Canister X Movie Review #24: Chronicle (2012)
Written by Max Landis
Directed by Josh Trank
Runtime 84 min.
5 out of 5
Andrew Detmer’s got a tough life: he’s bullied at school, his mom’s dying of cancer, and his dad is an alcoholic. Andrew also likes to film things and his friend, Steve, gets him to film something him and Matt have found in the woods: a strange deep hole with a weird blue crystalline object inside it. After the boys develop telekinetic abilities, all bets are off as they discover exactly what they are capable of. The problem, however, is that with great power comes great temptation and Andrew begins to discover not only the extent of his power but what is deep inside of him. Soon, the group of friends are divided and one has gone off the deep end.
This movie is the boss. This is very much in the vein of Unbreakable, that is, the story of people pre-superhero or pre-supervillain, how they got their abilities, the discovery of their powers, the honing of them, and the ultimate decision as to what to do with them.
Filmed via “shaky cam” documentary style, Chronicle looks like a home movie but carries the strong story and special effects of a major blockbuster. Actually, it has a stronger story than most major blockbusters, but that’s another topic. This flick is completely down-to-earth despite its out-of-this-world premise. By doing it documentary style, the character development of Andrew (Dane DeHaan), Steve (Michael B. Jordan) and Matt (Alex Russell) is through the roof and you care about each one, hope for each one, and get mad at each one when they do something you think you wouldn’t do yourself. Well done, boys. Well done.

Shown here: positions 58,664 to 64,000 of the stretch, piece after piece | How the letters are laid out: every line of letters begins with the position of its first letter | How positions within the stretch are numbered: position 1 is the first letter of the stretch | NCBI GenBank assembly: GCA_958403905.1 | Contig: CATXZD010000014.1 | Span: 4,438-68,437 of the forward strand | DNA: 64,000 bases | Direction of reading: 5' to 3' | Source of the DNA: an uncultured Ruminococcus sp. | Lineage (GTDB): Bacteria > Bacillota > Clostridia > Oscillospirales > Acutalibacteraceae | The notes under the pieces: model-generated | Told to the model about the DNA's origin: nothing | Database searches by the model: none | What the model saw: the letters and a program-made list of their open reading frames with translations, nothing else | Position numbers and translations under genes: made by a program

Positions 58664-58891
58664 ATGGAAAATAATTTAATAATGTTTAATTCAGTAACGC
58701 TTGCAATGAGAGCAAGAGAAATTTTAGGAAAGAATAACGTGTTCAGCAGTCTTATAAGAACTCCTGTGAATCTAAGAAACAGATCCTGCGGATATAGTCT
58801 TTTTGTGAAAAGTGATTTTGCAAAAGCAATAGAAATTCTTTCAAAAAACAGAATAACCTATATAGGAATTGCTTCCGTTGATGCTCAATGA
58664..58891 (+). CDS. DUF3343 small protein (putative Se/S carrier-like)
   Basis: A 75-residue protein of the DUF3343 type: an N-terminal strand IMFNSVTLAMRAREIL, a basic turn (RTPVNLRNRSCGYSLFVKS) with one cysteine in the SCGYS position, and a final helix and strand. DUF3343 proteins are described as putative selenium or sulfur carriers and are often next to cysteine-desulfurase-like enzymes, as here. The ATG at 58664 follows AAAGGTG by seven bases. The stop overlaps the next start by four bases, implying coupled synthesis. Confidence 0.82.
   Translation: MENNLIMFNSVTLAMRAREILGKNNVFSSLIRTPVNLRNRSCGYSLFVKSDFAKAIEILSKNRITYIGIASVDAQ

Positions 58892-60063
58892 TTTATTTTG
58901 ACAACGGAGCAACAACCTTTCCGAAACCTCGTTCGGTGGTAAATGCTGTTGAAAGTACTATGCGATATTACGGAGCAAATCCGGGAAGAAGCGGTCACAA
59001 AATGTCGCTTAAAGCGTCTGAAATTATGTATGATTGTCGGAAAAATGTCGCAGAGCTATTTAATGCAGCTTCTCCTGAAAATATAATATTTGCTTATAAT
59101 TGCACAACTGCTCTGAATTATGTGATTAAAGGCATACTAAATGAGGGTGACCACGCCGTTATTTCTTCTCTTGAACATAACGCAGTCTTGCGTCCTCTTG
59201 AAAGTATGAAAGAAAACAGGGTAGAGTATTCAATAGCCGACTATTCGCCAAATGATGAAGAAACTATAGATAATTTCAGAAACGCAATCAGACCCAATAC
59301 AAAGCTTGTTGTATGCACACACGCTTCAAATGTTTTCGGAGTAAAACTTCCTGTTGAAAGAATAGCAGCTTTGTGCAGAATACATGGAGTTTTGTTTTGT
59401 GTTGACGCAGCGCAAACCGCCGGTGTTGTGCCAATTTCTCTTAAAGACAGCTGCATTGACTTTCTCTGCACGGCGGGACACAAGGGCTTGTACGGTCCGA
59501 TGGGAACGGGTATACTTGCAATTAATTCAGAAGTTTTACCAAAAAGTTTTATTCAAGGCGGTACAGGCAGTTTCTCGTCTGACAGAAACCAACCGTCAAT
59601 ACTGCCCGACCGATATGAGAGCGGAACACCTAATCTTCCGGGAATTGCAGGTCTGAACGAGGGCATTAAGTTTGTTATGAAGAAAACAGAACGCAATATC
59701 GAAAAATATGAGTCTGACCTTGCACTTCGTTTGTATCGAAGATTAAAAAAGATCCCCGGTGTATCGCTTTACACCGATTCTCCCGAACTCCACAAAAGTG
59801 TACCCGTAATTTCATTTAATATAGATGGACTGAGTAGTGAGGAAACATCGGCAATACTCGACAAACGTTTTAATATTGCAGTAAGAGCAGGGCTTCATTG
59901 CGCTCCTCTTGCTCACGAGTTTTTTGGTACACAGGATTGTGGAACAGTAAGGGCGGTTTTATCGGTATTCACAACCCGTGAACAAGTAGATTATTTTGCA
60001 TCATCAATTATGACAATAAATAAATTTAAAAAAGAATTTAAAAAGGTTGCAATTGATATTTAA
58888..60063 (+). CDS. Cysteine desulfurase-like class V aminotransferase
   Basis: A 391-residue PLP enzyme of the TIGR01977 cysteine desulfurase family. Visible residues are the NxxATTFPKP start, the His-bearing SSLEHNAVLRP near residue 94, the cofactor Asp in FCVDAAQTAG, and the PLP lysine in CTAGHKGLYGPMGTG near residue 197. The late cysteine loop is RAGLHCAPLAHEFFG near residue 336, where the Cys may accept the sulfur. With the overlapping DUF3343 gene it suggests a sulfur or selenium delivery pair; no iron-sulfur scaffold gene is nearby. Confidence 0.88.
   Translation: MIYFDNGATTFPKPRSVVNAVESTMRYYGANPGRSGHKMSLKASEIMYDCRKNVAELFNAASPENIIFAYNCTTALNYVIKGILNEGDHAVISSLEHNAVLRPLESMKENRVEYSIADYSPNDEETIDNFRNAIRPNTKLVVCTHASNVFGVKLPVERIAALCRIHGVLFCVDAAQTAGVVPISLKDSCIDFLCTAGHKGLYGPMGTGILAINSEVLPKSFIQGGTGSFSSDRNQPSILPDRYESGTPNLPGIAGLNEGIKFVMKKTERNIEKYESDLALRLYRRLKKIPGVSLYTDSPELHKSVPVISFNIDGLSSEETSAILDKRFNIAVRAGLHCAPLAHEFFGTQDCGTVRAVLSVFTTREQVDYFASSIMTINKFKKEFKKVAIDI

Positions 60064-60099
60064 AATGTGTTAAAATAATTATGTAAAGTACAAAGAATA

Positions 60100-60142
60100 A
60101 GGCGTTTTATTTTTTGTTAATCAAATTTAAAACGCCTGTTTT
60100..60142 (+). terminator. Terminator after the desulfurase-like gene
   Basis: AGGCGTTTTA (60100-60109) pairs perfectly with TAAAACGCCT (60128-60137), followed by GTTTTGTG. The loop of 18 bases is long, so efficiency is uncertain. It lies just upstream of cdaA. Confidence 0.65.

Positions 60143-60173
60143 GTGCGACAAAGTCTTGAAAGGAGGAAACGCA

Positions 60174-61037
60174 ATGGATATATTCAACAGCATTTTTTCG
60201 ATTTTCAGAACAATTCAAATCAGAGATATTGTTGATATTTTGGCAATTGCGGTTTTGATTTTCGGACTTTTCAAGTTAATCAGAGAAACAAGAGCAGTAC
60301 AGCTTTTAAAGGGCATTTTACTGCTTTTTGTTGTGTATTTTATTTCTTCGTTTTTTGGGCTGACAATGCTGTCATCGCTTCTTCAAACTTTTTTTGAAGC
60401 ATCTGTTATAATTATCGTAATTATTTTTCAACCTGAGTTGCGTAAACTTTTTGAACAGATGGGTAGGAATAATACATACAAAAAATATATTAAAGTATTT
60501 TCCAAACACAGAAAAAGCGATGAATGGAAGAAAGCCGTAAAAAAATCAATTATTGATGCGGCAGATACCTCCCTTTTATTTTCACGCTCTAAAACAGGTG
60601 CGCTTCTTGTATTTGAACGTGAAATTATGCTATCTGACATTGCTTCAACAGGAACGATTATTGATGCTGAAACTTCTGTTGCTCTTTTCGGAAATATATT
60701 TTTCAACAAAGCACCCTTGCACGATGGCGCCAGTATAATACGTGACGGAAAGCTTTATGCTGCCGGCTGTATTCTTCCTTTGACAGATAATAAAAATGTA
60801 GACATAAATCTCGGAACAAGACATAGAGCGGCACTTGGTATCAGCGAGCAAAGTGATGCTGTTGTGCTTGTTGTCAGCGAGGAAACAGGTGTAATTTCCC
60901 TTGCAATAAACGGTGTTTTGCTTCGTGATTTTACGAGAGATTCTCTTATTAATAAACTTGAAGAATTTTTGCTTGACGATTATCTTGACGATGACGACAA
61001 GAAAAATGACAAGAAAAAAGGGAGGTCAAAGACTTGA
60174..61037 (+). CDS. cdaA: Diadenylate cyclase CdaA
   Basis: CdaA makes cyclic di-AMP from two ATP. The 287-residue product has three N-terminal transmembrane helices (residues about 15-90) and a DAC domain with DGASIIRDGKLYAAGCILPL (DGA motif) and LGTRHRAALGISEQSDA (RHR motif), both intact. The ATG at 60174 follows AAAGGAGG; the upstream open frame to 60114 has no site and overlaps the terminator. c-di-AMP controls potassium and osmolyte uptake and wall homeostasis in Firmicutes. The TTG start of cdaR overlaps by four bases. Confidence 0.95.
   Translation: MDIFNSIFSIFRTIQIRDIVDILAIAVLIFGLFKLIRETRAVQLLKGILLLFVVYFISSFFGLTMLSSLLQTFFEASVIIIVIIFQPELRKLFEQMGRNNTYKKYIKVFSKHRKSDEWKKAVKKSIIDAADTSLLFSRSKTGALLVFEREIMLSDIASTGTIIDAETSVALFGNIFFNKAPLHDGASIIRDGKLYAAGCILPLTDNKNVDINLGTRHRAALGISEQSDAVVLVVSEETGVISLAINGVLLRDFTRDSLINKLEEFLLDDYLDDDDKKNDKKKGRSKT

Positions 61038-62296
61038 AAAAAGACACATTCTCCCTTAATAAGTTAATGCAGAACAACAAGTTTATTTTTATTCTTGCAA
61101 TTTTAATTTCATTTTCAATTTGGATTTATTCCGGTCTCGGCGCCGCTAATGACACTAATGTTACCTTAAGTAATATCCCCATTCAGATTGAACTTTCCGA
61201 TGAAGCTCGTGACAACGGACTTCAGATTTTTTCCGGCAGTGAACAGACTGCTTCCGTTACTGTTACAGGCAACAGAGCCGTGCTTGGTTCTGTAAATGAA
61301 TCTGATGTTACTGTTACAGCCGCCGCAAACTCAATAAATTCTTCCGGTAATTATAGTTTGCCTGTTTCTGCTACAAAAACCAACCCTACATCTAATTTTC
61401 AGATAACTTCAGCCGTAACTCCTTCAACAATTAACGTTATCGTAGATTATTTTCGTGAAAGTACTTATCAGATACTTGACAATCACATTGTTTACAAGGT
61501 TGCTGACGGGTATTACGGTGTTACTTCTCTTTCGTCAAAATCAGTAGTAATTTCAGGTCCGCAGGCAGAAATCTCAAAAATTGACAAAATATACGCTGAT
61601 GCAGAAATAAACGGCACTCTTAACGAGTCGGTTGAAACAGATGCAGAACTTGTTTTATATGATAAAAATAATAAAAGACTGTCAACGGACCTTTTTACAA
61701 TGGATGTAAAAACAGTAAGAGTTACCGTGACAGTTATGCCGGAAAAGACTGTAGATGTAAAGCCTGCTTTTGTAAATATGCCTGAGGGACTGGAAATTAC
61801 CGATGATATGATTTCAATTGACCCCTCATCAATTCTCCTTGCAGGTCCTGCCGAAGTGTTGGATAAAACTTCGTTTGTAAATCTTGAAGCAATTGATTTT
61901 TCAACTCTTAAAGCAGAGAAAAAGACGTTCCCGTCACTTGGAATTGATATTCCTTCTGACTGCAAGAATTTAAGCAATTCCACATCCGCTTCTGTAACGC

Telekinesis is the name of the game in this movie, that is, the ability to move and control things with your mind. While we’ve seen this power on screen before, this flick really gets into the potential of that ability from simply causing objects to float all the way to making yourself fly. Telekinesis would be the power to choose if one was presented with it because the majority of superpowers can ultimately come from it: flight, strength, stopping objects from hitting you, forcing bad guys to stop their actions, and more.
What makes this flick stand out is its intense study into what having such an incredible power does to a person, whether for good or ill. This is something we seldom see in standard superhero cinema as usually you got the hero or villain get their powers and already start using them based on their personality or because of how they’re raised, or they are used a certain way because of a recent event. This flick asks the question—even answers it—does absolute power corrupt absolutely?
I’ve never seen a documentary-style superhero movie before. Correction: I’ve never seen a documentary-style superhero/villain origin movie before and I am curious if others exist. Will have to track them down because I thoroughly enjoyed Chronicle, was captivated by it, and it brings a level of realism to the material that even your most-seriously-attempted-at-realism superhero movies can’t portray. It’s about everyday people suddenly getting a powerful ability with everyday people reactions, temptations, and usages.
Such a well done flick. So good. You need to see this. What Blair Witch did for horror Chronicle does for the superhero genre.